Ever since the surprise announcement of the much-awaited CDS post by the Prime Minister, events appear to be moving at a pace that may be in the right spirit in terms of lost time, but may not be in the best interest of long- term good of this much needed reform. Perhaps this apparent contradiction needs explaining.
Amongst other responsibilities, the CDS is mandated to bringing about jointness in operations, logistics, transport, training, support services and repair and maintenance involving the three services. In furtherance of this, priority has been accorded for integrating single service commands into tri-service theatre commands or functional commands which in turn are expected to ensure optimal use of military resources , both human and material ,to fight future battles. Indeed, it was the previous Raksha Mantri who had stated that the issue of jointness was very dear to the PM’s heart although her prescription of “We want a bottom-up approach, create the base and then add layers to it”, appeared somewhat problematic and had some commentators wondering if experimenting with the sharp end of the fighting chain was indeed a wise move?
Soon after the CDS took charge, a reported briefing by the defence secretary had indicated that the former was expected to hit the ground running and show tangible outcomes in hundred days. In pursuance of this, a defence ministry statement later stated that the CDS has directed HQ IDS to submit a proposal to create an Air Defence Command by June 30, 2020. Reports now indicate that a Joint Air Defence Command and a Maritime Theatre Command are targeted to be operational within the next few months. To better appreciate the challenges, such far-reaching changes entail to the very conservative military domain, perhaps the US example can be a guide.
The Goldwater–Nichols Department of Defense Reorganisation Act of 1986 in the US made the most sweeping changes since the department was established in 1946. Essentially, it was triggered to fix problems caused by inter-service rivalry, which had emerged during the Vietnam War and during later joint operations. Amongst other issues, the Act laid down in detail a personnel policy relating to joint specialty officers.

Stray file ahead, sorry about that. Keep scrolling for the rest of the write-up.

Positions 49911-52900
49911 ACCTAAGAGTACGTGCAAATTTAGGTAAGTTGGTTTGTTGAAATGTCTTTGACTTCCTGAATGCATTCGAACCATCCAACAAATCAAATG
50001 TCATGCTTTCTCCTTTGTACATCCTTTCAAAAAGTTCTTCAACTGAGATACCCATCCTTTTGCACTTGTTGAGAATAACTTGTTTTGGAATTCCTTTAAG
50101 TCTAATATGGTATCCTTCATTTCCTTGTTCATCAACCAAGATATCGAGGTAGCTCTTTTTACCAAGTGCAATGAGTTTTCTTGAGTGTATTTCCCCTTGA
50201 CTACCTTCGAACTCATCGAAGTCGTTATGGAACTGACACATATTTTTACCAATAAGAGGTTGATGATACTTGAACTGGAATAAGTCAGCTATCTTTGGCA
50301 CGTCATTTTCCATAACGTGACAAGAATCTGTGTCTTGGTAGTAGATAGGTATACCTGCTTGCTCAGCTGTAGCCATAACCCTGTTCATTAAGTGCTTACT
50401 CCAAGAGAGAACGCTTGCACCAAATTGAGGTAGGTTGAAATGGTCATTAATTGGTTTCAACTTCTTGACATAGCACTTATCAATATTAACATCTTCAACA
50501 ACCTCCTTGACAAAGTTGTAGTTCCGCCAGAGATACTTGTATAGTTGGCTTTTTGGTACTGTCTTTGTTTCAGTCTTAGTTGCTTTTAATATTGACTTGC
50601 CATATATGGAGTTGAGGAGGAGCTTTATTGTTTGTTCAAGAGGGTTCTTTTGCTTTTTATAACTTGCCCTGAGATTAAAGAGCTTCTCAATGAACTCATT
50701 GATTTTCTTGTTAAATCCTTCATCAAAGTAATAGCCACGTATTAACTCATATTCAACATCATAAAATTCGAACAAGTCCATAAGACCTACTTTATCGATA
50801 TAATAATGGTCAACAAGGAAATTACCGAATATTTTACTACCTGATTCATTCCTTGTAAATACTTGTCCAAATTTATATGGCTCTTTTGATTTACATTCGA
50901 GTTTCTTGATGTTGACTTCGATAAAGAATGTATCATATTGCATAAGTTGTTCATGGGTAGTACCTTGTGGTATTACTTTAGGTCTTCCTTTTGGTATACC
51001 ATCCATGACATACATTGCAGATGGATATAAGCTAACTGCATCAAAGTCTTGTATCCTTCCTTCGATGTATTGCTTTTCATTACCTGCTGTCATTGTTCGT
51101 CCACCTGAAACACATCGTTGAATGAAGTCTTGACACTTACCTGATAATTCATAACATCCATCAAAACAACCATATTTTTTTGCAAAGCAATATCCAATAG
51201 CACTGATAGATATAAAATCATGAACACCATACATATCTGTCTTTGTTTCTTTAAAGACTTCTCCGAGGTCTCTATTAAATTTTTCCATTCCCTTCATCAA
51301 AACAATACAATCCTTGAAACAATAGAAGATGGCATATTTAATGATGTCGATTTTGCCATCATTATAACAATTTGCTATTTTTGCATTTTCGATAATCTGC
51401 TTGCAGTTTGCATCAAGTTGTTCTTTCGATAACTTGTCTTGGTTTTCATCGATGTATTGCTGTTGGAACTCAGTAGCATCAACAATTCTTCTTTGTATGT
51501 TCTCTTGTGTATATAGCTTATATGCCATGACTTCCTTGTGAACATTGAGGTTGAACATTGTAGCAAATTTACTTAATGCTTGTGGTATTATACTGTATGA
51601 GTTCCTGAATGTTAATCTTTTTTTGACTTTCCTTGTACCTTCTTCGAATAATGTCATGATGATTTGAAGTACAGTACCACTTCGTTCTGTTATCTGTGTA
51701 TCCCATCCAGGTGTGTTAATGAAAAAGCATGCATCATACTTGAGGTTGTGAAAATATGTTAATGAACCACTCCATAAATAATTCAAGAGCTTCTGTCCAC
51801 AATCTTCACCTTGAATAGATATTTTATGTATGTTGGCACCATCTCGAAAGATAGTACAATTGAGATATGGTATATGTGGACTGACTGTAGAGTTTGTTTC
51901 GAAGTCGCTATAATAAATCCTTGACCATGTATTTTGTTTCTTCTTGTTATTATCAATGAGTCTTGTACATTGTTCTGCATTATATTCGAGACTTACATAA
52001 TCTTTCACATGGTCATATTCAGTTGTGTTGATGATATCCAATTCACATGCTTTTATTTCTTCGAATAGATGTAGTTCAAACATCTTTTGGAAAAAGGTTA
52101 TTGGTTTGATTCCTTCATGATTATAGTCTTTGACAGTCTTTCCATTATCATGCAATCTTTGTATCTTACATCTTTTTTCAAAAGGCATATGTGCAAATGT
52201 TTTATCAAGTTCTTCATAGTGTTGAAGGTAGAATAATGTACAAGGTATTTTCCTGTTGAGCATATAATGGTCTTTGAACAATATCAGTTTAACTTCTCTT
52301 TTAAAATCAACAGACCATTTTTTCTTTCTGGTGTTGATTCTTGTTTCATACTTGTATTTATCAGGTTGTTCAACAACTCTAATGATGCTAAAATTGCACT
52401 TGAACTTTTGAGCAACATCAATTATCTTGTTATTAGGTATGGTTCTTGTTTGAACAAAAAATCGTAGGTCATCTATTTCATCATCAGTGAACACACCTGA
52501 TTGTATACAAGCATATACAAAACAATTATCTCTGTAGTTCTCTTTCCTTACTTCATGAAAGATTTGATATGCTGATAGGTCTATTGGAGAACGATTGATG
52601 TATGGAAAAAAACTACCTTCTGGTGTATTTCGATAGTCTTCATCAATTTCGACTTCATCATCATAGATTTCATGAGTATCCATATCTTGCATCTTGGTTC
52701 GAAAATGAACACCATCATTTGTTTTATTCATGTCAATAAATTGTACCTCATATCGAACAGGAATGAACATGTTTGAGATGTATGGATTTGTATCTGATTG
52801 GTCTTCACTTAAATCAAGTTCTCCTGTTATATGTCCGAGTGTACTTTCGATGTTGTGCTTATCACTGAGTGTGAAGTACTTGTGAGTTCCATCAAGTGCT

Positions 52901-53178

Recognising that resolving challenges was a long- term exercise, the US defence department’s Joint Vision 2010 (of 1996) and Joint Vision 2020 ( of 2000) flowing from this Act, accepted that for the US military forces to be fully joint intellectually, operationally, organisationally, doctrinally and technically ,was a progressive and on-going task.
Towards this, officers that are selected for specialisation in ‘joint specialty’ duties achieve the necessary knowledge and skill through mandated courses at designated professional military education schools, that come under the umbrella of the National Defence University (NDU). Such courses are conducted at three levels of career progression of a ‘joint specialty’ officer, between seven years to thirty years of service. Post training, assignment and associated experience at different seniority levels is a pre- requisite for higher level joint assignments.
This writer was a member of the team constituted by the government in 2001 to study and make proposals towards setting up of a NDU as recommended by the group of ministers, post the Kargil conflict. During the team’s visit and interaction in USA, importance of jointmanship and the deliberate process of educating and skilling staff towards ‘joint specialty’ skills and experience, was highlighted at every level of US senior military leadership.
In our present discussion of reorganisation and integrating of single service commands into tri-service ones, however, one finds little reference to any plans towards educating and skilling those uniformed men and women who will make this joint command and control war- fighting system work as efficiently and effectively as any other military organisation is expected to do. Indeed, to one’s knowledge, a professional category of ‘joint specialty officers’ does not even exist. This is not a qualification that can be mandated by mere reorganisation and placings and like every other aspect of professional military functioning, requires dedicated training and application in the task assigned, which we know from the US experience calls for joint-specialty officers.
When viewed from this perspective, it is worth reflecting on whether in our enthusiasm to implement integration of single service commands and converting them into joint theatre ones, in a compressed time frame, we are not underestimating the human resource challenges that this major and much desired reform will entail.
Whilst this may also be an opportunity to reflect on why our own NDU, the foundation stone of which was laid by the then PM in 2013, still remains a distant dream, there is every reason for national security managers to reflect on the undue haste to embark on joint operational commands with the human resource that is not equipped for ‘joint specialty’ duties through training and experience as is the basic norm for other military assignments. Perhaps there is a need to make haste slowly!
Views expressed above are the author’s own.
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